"The Fallen One" Artwork

At a friend's behest, I downloaded and tried out Clip Studio for comics and character drawings. I finally got around to playing with it, and I'm pleased. The lines turn out well, and there's some good textures to be had. I don't think it will completely replace Photoshop, but I think I can do some good work with it.The other day I was playing around with some character designs for that comic I'm slowly working on (you know, the one with Sartris in it). For my first foray into the software, it didn't turn out too bad.

The Fallen One, atom8bit

Frankly, I think this software will work for me. I'm digging the line quality a lot, and the charcoal and pencil textures are great. I haven't discovered a lot of things Clip Studio can do yet, so let's see how this goes.

Damn It, Monkey! Reflections

The first webcomic I posted (that I took seriously -- none of that stuff on my first few sites) was Damn It, Monkey!. Back when this site was under apathyzeal.com, and only humor related items (none of this gaming stuff), I used it as a platform for launching Damn It, Monkey.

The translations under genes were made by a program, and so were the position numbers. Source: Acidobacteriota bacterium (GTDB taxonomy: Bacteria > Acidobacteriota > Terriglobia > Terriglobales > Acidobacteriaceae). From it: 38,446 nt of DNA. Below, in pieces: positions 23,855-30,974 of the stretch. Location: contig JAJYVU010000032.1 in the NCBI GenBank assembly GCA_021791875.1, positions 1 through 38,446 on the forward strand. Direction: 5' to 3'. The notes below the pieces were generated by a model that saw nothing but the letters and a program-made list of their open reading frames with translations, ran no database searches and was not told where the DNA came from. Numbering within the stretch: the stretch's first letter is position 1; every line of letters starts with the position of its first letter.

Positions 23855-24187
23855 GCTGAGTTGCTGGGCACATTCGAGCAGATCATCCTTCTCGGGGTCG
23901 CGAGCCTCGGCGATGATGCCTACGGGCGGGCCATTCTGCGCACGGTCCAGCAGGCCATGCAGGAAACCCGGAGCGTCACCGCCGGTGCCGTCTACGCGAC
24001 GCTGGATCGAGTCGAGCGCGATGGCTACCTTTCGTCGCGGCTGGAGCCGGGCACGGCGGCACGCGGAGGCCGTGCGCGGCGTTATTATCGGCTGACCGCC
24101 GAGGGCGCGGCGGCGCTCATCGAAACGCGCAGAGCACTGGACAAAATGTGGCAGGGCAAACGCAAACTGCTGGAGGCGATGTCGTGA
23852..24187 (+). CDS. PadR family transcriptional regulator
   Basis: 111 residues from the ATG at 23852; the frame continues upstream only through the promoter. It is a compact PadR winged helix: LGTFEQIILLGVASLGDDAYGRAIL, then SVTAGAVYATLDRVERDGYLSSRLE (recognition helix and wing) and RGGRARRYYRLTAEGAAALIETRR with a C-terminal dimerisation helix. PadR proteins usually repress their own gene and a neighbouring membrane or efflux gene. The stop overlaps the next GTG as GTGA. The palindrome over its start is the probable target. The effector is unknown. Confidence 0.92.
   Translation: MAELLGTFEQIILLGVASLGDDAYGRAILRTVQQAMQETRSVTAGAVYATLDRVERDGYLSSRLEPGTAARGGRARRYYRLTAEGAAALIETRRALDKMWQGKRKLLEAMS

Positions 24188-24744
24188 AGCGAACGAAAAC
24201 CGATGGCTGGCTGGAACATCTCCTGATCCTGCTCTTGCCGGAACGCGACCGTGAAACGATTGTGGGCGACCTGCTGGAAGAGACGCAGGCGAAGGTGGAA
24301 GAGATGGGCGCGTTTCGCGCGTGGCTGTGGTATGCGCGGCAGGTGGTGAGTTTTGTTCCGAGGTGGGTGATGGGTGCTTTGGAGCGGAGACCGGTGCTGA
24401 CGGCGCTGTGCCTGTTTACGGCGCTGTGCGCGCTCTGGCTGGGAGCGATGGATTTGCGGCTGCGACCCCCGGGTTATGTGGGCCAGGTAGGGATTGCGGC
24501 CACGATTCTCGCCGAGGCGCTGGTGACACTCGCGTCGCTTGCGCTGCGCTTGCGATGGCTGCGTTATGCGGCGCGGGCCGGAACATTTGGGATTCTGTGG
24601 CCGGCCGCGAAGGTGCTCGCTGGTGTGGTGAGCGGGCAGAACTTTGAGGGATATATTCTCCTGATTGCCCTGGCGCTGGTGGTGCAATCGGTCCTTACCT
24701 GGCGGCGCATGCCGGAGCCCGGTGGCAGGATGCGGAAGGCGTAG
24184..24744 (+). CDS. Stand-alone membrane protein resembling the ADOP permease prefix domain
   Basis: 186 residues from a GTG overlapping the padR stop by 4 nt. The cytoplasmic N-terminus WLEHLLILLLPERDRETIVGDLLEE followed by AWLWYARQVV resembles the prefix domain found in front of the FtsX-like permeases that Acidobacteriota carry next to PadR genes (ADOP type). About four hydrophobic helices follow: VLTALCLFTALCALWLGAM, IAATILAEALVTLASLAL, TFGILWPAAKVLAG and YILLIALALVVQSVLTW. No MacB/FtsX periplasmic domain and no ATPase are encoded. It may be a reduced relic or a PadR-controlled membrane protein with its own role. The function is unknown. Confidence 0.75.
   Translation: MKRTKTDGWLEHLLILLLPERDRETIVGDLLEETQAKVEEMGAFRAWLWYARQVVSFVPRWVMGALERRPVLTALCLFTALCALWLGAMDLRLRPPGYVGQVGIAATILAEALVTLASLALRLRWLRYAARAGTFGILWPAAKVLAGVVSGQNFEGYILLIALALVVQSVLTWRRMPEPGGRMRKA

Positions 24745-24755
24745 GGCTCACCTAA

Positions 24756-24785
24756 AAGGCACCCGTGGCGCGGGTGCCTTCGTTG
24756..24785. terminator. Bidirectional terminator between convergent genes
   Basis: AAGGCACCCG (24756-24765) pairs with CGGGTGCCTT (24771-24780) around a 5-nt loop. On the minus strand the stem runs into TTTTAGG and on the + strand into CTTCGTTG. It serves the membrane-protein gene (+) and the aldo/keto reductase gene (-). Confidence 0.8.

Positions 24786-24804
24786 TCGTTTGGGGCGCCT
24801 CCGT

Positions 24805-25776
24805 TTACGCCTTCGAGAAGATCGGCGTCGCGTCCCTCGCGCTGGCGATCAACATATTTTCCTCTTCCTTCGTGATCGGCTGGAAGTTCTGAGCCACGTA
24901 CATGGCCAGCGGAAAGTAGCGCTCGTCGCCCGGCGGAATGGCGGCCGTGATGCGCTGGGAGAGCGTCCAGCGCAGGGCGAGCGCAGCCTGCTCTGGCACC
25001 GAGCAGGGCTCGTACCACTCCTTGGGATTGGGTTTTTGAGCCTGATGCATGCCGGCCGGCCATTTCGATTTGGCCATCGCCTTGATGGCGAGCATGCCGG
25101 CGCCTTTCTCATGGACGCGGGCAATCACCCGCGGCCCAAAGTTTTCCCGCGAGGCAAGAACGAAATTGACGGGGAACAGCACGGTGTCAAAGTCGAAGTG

Monkey, from Damn It Monkey!Damn It, Monkey! was initially inspired from some late night session in my basement between a friend and I working on some bizarre contraption or something - joking as we built a fake TV set with a monkey puppet and on what that could eventually be. (Note we did all this knowing neither of us had any access to a camera). We never really got around to doing anything with it, but 5 or so years later, I started drawing again, heavily, as something amorphous-- as in, I don't remember and couldn't tell you precisely what-- had rekindled my love affair with cartoons. As I tooled with and reworked the initial ideas from several years before, I came up with a great idea for a satire of sitcoms. You know, in comic format, because that makes sense.